Cable. Cox Communications was not cheap but I could call and renegotiate my price for current specials. In almost 10 years, I had Internet problems twice. In CA, I have connectivity problems twice a week.
PBS. Shows and the International selection were outstanding. In So Cal, the selection is awful with local shows from the early 2000’s and one staid commercial.
Parking is free everywhere. Valet is available and is based on your generosity. Whenever it was too hot, I’d use it and was treated like a Queen. Hospitality is key. During my CA absence parking meters went from 6 to 8PM, got a parking ticket in WLA for 65.00. Good-bye birthday money.
The Arts. The Smith Center which I swooned over, offers free parking and is a world class performing arts center . They offer deals on ticket prices. LA use to do that. No longer. Arts are for the privileged few in LA.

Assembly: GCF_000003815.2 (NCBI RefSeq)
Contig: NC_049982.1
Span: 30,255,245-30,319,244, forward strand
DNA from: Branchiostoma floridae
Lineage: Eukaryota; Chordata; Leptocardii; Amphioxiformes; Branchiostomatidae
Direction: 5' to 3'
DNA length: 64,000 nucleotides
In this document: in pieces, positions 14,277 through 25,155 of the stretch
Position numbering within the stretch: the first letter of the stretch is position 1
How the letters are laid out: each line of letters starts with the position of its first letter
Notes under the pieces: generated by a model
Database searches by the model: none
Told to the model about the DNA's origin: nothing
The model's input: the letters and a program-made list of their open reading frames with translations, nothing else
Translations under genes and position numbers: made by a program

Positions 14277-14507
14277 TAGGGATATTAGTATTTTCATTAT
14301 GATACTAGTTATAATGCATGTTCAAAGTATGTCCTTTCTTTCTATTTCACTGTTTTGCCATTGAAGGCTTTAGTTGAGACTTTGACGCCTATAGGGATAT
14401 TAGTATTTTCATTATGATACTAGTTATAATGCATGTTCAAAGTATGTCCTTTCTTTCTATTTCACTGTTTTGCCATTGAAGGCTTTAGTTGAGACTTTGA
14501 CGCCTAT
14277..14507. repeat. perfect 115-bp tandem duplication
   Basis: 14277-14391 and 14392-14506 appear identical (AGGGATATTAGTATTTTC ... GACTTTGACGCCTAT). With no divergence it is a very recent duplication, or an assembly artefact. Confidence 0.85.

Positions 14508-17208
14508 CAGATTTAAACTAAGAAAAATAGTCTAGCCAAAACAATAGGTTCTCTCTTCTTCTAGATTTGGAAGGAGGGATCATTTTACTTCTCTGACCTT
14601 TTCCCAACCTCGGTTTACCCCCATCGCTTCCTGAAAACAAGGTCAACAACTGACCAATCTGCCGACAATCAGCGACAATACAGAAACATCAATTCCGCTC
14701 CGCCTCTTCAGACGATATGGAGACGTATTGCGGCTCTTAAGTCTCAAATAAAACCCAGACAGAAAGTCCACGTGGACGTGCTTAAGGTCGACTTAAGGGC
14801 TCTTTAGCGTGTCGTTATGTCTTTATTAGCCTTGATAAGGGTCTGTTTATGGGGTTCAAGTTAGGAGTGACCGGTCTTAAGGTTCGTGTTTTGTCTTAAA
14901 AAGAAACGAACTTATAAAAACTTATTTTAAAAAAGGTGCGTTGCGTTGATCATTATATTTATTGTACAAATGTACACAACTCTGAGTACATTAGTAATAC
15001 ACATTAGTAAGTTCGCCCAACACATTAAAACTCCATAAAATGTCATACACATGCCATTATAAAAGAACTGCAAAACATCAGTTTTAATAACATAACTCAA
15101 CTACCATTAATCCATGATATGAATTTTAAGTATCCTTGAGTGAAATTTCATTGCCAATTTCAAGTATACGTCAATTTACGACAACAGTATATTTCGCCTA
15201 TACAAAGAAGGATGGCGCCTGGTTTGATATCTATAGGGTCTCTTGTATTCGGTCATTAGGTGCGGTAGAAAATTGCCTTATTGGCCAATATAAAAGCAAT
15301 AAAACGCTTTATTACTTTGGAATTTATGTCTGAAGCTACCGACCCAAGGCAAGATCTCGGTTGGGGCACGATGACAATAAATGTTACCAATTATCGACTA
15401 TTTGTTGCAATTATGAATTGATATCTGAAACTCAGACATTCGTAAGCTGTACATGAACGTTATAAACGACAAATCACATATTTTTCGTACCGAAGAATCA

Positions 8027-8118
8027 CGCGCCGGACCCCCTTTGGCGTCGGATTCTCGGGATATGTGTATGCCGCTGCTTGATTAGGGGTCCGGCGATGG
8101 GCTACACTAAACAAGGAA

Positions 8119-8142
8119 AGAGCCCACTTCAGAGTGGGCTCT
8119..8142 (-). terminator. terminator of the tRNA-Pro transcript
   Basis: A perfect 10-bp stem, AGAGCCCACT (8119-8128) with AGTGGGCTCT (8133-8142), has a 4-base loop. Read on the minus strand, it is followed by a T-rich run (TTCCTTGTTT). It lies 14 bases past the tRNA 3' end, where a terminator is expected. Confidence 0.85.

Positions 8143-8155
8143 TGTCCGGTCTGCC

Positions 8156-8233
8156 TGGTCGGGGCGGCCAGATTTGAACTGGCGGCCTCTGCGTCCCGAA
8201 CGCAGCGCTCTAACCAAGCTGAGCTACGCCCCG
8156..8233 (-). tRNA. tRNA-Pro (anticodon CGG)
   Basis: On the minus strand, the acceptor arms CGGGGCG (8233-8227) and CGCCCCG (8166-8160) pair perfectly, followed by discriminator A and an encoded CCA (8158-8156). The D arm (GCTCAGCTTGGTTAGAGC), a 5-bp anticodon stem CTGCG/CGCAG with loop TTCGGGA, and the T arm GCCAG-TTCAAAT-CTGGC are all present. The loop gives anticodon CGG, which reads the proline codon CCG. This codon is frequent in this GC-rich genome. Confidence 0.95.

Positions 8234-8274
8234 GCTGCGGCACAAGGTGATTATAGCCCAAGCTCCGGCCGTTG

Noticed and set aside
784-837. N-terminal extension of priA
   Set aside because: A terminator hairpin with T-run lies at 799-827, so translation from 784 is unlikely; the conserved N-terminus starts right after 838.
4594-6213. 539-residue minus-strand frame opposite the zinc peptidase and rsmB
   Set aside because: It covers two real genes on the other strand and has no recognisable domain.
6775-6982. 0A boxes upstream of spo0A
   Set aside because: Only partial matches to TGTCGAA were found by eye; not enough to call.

Pet Control. No loose dogs on the street. You cannot adopt a pet without a chip-it’s mandatory. You also will get a bag of food, a temporary leash and have to sign a form that states you will never let your pet go w/o food or water. LV breeds responsible pet owners. You also cannot allow your pet into a dog park until they’ve been fixed. In CA there is not this level of respect or awareness.
So the next time you complain about life in Las Vegas, dear reader, hold your tongue, go through my list and be grateful. Your comparison city may or may not have some of my features, but my point is this- you won’t appreciate it until it’s not there anymore and things are better than you think.